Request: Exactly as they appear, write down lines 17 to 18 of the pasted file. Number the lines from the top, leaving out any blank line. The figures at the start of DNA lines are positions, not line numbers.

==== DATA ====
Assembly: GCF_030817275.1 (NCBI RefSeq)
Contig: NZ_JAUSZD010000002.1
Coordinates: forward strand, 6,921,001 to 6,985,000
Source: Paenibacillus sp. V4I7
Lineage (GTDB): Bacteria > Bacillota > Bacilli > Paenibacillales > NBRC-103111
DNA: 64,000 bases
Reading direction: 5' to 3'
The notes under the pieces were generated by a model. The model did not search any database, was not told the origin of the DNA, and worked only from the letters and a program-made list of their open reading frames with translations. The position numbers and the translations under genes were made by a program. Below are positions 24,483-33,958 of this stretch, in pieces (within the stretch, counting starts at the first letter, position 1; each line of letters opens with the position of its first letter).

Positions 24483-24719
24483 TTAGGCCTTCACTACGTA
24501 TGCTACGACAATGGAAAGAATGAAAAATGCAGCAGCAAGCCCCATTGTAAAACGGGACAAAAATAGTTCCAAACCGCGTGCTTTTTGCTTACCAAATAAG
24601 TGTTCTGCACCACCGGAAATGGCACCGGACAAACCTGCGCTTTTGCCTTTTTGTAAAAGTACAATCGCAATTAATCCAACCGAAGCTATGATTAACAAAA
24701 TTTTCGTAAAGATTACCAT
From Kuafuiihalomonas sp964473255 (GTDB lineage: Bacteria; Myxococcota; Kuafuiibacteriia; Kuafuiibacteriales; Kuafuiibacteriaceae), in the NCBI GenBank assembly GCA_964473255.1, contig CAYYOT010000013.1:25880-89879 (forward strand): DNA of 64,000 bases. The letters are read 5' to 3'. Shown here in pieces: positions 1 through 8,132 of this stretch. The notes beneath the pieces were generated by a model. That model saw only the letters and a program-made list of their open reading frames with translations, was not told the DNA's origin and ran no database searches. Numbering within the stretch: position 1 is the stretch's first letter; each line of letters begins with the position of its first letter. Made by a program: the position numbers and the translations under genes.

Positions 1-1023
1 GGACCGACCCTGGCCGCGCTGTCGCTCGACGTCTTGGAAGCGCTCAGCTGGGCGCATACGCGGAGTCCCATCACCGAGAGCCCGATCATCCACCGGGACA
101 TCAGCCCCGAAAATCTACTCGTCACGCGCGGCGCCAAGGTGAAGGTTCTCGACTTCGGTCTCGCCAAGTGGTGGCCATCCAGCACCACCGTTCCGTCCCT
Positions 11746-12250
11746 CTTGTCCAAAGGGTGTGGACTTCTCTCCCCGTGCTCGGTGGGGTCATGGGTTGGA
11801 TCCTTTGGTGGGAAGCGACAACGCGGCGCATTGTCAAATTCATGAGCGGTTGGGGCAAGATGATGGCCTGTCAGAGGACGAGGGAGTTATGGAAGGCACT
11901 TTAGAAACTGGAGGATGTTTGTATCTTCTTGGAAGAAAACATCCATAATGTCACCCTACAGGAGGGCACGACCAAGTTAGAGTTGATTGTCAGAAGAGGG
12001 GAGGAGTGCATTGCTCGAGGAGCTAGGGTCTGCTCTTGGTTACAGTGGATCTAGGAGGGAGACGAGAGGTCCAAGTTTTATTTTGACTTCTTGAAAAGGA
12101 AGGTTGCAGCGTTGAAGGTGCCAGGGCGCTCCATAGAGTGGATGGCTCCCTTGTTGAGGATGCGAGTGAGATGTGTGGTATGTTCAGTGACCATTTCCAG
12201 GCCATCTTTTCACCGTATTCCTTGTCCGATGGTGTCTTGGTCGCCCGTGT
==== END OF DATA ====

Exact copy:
101 TCAGCCCCGAAAATCTACTCGTCACGCGCGGCGCCAAGGTGAAGGTTCTCGACTTCGGTCTCGCCAAGTGGTGGCCATCCAGCACCACCGTTCCGTCCCT
Positions 11746-12250